I am always confounded as to why plants that are top pollinator plants in our ecosystems are called weeds. Joe-Pye Weed (Eutrochium spp.) and Sneezeweed (Helenium autumnale) are two examples. I prefer the name Helen’s Flower for Sneezeweed. This plant, once used by some Native peoples as a snuff, doesn’t cause allergies at all. Weeds are usually defined as unwanted plants growing in a certain location. Maybe these plants encroached on farmers’ forage fields and were not palatable to livestock. Perhaps if our local Common Milkweed (Asclepias syriaca) was called “Monarch Butterfly Flower” it would get less of a bad rap.
Now, with the news of world pollinator declines and the movement to improve backyard and community biodiversity, milkweeds are all the rage. They should be, for not only are these plants among the top pollinator nectar plants for all kinds of native bees and butterflies, milkweeds are the only larval food plant for the Monarch Butterfly (Danaus plexippus). Monarch Butterfly caterpillars butterfly feed only on the leaves of milkweeds. The caterpillar will crawl up the stem and bite the plant’s midrib to cut off the flow of milky, sticky sap, and then move to the outer edge of the leaf to begin feeding. They do ingest some of this milky substance, which contains a heart poison (a cardiac glycoside). This sap deters many other insects, but the Monarch has evolved with this plant and is not harmed by it. In fact, the chemical makes the butterflies toxic to birds and other predators.
Three milkweed species are most common in our area: Common Milkweed (Asclepias syriaca), Swamp Milkweed (Asclepias incarnata), and Butterfly Weed (Asclepias tuberosa). Common Milkweed spreads by rhizomes, so the plant tends to roam. You will need a bit space to let it do so. I let the grass grow in a section of my lawn, but the milkweed has decided to pop up in another area. Oh well. I’ll just leave it for the Monarchs and gradually get rid of more lawn.
In many places of the country Common Milkweed is not so common anymore, particularly with increased planting of glyphosate-ready crops as well as roadside invasive plants taking over. When was the last time you saw milkweed in your neighborhood?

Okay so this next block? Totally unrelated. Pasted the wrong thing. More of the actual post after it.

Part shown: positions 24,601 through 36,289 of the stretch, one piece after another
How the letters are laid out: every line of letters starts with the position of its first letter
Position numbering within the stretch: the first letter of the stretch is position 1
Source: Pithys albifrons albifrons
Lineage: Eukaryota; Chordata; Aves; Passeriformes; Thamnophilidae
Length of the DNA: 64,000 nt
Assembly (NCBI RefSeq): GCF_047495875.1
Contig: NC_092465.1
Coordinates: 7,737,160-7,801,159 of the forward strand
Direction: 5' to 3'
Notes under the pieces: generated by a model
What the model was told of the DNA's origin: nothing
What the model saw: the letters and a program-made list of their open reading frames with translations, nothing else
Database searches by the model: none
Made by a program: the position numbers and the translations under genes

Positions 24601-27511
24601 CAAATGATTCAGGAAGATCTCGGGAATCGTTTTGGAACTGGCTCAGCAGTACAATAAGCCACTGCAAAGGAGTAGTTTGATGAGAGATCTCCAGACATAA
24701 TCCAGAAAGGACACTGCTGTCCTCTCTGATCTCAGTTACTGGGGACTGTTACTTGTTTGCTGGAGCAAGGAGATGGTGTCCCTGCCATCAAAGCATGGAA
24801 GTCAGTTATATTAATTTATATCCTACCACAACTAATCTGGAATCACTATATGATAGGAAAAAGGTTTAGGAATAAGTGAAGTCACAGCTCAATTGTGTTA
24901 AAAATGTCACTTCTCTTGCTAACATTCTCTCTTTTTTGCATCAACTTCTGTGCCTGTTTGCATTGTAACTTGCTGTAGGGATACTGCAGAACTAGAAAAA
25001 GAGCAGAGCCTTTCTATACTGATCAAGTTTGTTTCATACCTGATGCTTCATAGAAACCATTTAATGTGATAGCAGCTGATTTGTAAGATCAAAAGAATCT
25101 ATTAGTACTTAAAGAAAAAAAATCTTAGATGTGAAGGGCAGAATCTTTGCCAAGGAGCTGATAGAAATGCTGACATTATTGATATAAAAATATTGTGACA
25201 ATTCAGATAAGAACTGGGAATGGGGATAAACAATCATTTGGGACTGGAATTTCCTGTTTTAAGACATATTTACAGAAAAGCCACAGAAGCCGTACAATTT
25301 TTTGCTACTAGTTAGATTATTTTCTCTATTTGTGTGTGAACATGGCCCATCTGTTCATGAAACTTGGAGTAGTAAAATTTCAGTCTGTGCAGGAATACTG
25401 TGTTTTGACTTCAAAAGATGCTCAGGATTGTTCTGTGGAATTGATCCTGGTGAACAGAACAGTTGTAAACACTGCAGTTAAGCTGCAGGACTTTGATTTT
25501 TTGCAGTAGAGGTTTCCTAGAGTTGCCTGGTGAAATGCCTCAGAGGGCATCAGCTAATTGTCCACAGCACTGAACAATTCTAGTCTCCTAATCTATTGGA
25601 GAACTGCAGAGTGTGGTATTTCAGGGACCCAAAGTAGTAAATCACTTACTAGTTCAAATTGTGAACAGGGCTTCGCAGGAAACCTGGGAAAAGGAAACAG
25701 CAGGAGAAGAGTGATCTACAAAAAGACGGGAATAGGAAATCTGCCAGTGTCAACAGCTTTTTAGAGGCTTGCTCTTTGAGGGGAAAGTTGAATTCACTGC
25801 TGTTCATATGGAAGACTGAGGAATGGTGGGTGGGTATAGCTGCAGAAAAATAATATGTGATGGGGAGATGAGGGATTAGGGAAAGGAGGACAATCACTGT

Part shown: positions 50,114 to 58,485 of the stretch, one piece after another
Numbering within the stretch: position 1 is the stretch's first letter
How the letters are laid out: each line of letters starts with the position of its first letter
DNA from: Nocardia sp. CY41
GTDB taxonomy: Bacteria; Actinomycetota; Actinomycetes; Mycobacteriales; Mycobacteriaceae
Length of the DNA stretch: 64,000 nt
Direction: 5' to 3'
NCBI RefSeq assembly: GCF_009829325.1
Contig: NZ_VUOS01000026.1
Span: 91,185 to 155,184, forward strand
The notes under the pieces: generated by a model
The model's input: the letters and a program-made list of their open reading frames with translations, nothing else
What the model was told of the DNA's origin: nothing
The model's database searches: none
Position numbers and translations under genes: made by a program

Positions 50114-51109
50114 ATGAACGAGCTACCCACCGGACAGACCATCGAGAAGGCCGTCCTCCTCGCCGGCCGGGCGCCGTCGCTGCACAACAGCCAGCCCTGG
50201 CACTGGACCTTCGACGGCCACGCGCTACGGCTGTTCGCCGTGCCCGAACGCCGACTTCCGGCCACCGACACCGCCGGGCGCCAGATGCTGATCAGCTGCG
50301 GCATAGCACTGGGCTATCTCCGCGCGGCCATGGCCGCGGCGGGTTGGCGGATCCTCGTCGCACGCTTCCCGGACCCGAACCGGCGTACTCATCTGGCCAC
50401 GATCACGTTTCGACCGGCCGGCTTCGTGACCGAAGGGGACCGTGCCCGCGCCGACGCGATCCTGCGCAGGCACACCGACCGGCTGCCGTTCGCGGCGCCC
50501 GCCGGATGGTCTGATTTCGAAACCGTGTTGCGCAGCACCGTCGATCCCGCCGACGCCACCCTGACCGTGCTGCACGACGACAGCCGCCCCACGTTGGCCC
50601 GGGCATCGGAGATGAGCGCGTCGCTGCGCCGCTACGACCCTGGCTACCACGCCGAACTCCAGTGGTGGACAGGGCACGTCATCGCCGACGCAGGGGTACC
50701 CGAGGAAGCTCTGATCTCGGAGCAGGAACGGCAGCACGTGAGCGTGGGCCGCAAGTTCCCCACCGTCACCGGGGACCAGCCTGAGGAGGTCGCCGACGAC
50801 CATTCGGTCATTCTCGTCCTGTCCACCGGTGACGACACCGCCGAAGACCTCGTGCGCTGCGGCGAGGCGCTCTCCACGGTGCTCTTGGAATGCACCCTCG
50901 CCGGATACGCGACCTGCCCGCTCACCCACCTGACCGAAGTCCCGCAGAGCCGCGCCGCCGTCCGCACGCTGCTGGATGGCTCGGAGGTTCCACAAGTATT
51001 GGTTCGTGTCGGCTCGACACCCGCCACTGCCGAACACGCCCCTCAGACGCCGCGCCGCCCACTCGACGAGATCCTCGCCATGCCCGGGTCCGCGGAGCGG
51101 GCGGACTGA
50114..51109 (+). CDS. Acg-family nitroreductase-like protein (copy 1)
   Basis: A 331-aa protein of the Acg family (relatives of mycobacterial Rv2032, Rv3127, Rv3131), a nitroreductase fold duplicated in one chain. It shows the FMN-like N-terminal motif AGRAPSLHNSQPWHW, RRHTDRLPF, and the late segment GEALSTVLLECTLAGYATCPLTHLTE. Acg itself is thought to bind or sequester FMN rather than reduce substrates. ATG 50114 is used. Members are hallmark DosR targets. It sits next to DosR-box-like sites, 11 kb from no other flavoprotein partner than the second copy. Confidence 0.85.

Butterfly Weed and Swamp Milkweed are both clumping species and would be fine in a pot outside your apartment or planted in your garden. Butterfly Weed can take dry soils once established, but is very adaptable.
Swamp Milkweed, as its name implies, likes moist soil, but it is also adaptable to regular garden soils. All three milkweeds will thrive in full sun, but will also do well in part-sun spots.
Monarch butterflies, like other pollinators, are better able to see and find a grouping of plants rather than an individual milkweed hidden within lots of other plants. A study at the University of Kentucky found that planting milkweeds in clumps out in the open or at the edge of a garden bed attracted more caterpillars than plants within a bed. It also showed how important our urban gardens are to pollinator conservation.
Here in Connecticut, there are several generations, or broods, of Monarchs. The final generation is the “Methuselah” brood. Monarchs that hatch, or eclose, in this final brood in September will migrate 2,800 miles to a mountaintop oyamel fir forest in Mexico’s Monarch Biosphere Reserve! These butterflies have never been there. Scientists think they use Earth’s magnetic field and the sun’s position to guide them.
Many families like to raise Monarchs by seeing them through their life stages from egg to larva to pupa to chrysalis, and then releasing the adults. But research has shown that raising these butterflies indoors can cause them to not migrate successfully. Monarchs that are raised outdoors and purchased locally, rather than from elsewhere, are better able to migrate.
We can all help pollinators like the Monarch. Whether on an apartment stoop, in a garden, or at nearby open lot—plant it and they will come.